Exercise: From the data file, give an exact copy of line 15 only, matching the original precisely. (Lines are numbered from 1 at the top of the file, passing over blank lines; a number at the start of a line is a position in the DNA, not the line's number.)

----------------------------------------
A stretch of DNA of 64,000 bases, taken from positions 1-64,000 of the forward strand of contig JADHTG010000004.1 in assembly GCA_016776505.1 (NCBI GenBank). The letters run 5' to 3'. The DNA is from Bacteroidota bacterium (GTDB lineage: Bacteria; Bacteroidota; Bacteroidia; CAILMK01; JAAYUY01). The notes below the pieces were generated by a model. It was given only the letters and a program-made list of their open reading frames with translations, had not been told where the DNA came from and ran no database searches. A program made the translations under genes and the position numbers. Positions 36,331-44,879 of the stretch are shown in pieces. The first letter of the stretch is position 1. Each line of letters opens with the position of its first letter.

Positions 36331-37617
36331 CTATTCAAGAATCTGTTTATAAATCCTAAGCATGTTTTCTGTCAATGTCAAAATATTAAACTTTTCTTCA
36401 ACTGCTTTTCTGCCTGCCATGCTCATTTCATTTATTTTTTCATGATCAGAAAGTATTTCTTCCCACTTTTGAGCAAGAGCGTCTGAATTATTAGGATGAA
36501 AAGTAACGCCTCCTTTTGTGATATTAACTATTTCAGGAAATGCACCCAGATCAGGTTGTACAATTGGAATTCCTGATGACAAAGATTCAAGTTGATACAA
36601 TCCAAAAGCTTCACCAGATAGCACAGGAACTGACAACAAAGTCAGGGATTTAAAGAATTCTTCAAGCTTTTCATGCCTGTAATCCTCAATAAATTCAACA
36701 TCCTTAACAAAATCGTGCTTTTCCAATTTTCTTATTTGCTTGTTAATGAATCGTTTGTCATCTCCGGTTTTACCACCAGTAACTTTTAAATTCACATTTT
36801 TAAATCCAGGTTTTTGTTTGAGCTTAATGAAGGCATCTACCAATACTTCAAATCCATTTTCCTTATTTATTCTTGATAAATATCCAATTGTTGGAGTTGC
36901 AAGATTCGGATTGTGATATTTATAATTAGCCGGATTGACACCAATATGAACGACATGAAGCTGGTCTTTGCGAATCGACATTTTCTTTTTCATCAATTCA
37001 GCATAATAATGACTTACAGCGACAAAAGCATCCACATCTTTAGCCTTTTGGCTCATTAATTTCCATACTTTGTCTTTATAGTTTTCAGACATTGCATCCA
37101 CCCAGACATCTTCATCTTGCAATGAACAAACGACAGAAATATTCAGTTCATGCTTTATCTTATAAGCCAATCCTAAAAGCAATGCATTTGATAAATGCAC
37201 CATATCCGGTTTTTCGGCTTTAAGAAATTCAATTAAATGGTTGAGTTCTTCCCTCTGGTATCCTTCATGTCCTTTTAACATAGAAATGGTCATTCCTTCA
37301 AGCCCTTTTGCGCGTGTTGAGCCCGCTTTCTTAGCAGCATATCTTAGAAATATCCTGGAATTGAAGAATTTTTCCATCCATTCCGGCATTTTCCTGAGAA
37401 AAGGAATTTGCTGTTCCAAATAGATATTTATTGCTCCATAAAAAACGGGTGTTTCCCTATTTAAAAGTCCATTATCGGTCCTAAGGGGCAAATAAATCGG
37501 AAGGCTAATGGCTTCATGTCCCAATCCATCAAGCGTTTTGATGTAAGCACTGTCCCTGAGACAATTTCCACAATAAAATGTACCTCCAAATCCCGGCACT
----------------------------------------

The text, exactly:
37501 AAGGCTAATGGCTTCATGTCCCAATCCATCAAGCGTTTTGATGTAAGCACTGTCCCTGAGACAATTTCCACAATAAAATGTACCTCCAAATCCCGGCACT